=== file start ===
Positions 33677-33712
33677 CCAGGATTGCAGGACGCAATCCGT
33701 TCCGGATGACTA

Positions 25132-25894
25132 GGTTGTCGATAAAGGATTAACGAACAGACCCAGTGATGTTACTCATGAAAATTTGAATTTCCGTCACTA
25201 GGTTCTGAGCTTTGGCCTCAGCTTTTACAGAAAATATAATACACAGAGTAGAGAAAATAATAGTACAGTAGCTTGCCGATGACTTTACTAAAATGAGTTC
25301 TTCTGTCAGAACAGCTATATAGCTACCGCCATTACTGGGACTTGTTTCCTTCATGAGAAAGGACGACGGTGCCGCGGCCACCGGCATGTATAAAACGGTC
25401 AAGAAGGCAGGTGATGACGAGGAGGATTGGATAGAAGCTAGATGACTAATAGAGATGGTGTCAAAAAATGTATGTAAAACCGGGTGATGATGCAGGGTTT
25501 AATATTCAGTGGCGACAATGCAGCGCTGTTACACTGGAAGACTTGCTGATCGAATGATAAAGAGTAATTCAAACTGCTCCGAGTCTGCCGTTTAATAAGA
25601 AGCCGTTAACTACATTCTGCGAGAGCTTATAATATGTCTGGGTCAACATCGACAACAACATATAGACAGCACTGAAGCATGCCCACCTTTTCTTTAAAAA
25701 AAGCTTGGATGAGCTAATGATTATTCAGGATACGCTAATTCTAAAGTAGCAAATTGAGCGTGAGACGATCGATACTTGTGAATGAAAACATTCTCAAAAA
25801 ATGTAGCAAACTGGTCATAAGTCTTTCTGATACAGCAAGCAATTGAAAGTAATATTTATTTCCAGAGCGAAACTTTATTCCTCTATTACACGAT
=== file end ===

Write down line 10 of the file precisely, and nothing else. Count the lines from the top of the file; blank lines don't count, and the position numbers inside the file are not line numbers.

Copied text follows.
25601 AGCCGTTAACTACATTCTGCGAGAGCTTATAATATGTCTGGGTCAACATCGACAACAACATATAGACAGCACTGAAGCATGCCCACCTTTTCTTTAAAAA